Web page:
I entered December stumbling through a fog of incomprehension: the harder I tried to focus, the iller and more tired I became. I had marked the very first day of December as a line in the sand, beyond which I would regain my strength by pushing through the mental treacle and heroically chasing the 147 miles needed to hit 1400 miles for the year. I was always physically capable of that… surely? Such moments of energetic light and drive had become rare, and I had yet to fully comprehend that my battery was beyond empty. I had a virus, still. An annoying, debilitating light-headedness and a dry cough. Fortunately it was not Covid-related.
At the start of the second week, I was sitting in front of my computer and my vision stopped working. My mind could no longer comprehend the words, numbers and endless emails. Everything was a-blur and my right armpit started to sweat profusely. Minutes went by… then I came to. The penny dropped. I called my local doctors’ surgery and, after some very kind attention, managed to talk to the same GP who had guided me back to health in 2017. He signed me off immediately and had no hesitation in diagnosing burnout. That one word, oft misunderstood, became my reality.
The following two weeks were very dark. I had often been sceptical in the past about such conditions, but the physical and mental manifestation of burnout are truly terrifying. I could not rest. My mind chased endless doom-laden paths unbidden and nightmares in the form of flashbacks filled my restless head. I was scared to sleep as there was less control over my mind than when awake. Consciousness and unconsciousness were equally exhausting. Work was stuck in my mind, along with worries about my prostate, my family and my own mortality. Mortality had never worried me, but now I awoke relieved to still be here, then immediately my day-fears began. This is a rough idea of my own burnout symptoms.
After 2 weeks, I was signed off again for a month and prescribed sleeping tablets. For a couple days I started to relax, and then, right out of the blue felt the sudden urge to run hard. Maybe I could exorcise by exercise? I blasted out a 9:24 pace 10 miler and my head cleared. I’d not stopped my running streak, but this was the first indication I was still physically well. My fastest 10 for a decade! Yet, I was so tired and the pills did not work. I ran another 10 to try the same trick, but that would be it for several weeks. I was still in the middle of a mental crash and nothing was stopping the downward spiral. It was the lack of control that frightened me.
Maybe Christmas would bring some respite, I thought. My Passepartout arrived on 22nd, and for the first time ever, we started a festive period with just the two of us. A quiet few days were planned with some short runs and walks. The subconscious hum of my illness drifted into the background and I was finally feeling hopeful. My MRI Scan had been scheduled for January and there was always less pressure at this time of year.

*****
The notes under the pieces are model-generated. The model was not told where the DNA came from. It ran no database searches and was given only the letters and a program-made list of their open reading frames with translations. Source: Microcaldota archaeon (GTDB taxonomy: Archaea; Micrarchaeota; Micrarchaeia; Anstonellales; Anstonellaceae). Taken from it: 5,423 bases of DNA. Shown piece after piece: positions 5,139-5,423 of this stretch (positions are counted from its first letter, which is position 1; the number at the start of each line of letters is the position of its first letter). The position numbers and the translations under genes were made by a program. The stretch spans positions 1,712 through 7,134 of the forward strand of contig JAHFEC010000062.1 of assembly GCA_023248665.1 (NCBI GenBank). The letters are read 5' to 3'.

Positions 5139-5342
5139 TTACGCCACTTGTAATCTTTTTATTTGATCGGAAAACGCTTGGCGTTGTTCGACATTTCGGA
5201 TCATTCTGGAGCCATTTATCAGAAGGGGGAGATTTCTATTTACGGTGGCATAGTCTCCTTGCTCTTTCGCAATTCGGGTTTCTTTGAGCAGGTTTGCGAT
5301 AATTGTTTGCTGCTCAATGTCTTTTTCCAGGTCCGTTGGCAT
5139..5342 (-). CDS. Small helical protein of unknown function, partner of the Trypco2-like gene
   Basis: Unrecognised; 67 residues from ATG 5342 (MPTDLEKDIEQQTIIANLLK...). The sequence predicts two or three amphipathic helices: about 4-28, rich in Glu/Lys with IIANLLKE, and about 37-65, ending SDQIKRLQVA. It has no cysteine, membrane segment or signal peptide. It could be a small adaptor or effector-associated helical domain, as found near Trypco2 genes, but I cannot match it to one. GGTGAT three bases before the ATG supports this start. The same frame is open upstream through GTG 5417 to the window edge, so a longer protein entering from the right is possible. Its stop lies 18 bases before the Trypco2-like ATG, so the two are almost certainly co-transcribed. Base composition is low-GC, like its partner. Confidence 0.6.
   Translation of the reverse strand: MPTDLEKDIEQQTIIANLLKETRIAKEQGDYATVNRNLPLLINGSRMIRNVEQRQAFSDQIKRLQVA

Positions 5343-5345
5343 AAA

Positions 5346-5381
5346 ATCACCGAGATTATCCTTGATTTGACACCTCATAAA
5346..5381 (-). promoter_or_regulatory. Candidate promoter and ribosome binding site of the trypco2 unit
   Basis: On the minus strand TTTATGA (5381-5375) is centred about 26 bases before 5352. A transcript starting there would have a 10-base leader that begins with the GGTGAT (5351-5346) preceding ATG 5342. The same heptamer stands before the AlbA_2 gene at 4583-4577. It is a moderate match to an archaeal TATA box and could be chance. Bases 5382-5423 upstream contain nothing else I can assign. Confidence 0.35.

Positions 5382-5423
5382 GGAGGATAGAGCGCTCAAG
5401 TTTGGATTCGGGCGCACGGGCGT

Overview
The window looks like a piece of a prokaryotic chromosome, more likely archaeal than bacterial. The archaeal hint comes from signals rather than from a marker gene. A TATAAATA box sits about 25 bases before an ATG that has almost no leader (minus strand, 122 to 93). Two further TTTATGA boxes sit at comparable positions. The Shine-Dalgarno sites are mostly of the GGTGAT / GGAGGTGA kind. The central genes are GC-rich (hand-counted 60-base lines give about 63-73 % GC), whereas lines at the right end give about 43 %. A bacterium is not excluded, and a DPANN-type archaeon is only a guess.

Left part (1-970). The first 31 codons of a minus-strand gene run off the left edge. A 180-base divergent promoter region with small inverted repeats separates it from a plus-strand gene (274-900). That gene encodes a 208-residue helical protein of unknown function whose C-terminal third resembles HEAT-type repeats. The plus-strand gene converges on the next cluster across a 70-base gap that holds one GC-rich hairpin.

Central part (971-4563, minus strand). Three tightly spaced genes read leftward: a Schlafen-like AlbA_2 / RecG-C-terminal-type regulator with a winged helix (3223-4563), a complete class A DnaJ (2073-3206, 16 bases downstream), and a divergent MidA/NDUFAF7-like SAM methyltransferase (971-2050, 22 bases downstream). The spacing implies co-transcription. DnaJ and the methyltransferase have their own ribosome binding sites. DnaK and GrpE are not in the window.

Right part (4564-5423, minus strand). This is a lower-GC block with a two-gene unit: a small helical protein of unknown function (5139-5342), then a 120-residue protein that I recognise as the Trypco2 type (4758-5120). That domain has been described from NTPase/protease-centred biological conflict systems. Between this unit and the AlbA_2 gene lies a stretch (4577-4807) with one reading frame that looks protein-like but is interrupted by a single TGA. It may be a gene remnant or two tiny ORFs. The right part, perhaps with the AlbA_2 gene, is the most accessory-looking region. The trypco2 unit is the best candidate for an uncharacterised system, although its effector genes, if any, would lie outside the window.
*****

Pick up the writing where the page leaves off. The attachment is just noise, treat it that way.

On the morning of Christmas Eve my sister-in-law died. My younger brother, alone and distraught, needed me – he had no one else to turn to. Christmas stopped. I could not travel on Christmas Day as nothing was open, so Boxing Day was spent packing the car, and we set off for Scotland for a two-day trip. I had no choice. Such is love, such is duty.
For a week we supported a grieving man as best we could. I spent days sorting paperwork, important documents, forming a strategy and helping with the legal requirements of a sudden death in Scotland. I ran a short distance at the end of each day at the point I could no longer make sense of documents. We would call a halt, raise a glass of sherry to the lovely Sue, then try to fill the early Scottish evening with hope. I was now beyond-burnout. In fact, I had become a machine running on banked fitness.
This is where my planned Racing the Reaper Man Year ended. We did not notice 2022 arrive and I was 750 miles from home surrounded by sadness. Somewhere in my tired mind, I decided to extend my self-experiment into 2022, thus starting a Racing the Reaper Man to Ultra year. This way I could catalogue my recovery and my drive towards my first ever 100k.
December’s blog has been a very personal one. I decided to be as candid as possible to show my readers that everyone has barriers and pressures to overcome, both mental and physical. Holistic pressure, if you will. My book will only contain things I have experienced. That way it will remain authentic. In all this, running/exercise, fitness and health remain the greatest gift you can give yourselves. I will tie up my journey home and an overview of 2021 in the next blog, and also outline the next stretch to ultra.
In the meantime, keep safe and be kind.
How did I fare in December?
Ultimately, I took no real data. Thus I just revise my November figures. My weight remained fairly steady through the autumn, so 11st 11lbs (165lbs/74.8kg) remains my end-of-year touchpoint:
- Still the most hydrated I’ve been, so still as heavy as I will be for a weigh in.
- % body fat 21.3
- % visceral fat 12.0
- Bone mass: level.
- Muscle mass: level.
- BMI: Down from the initial 27.6 to 23.7, now just up to 24.5
- Avg kcal/day balance = 1479 – much lower than October and November: but, a lot more of this remained empty alcohol calories. The quality of my fuel was still going down. December was a month where burnout affected everything.
- Tummy: settled at 31”
- Dec 31st: 13st 5lbs
- End Jan: 13st 0lbs
- End Feb: 12st 8.2lbs
- End Mar: 12st 4.8lbs
- End Apr: 12st 4lbs
- End May: 11st 12.4lbs
- End June: 11st 11lbs
- End July: 11st 9lbs
- End Aug: 11st 7lbs
- End Sept: 11st 6.8lbs
- End Oct: 11st 12.2lbs
- End Nov: 11st 11lbs
- End Dec: 11st 11lbs
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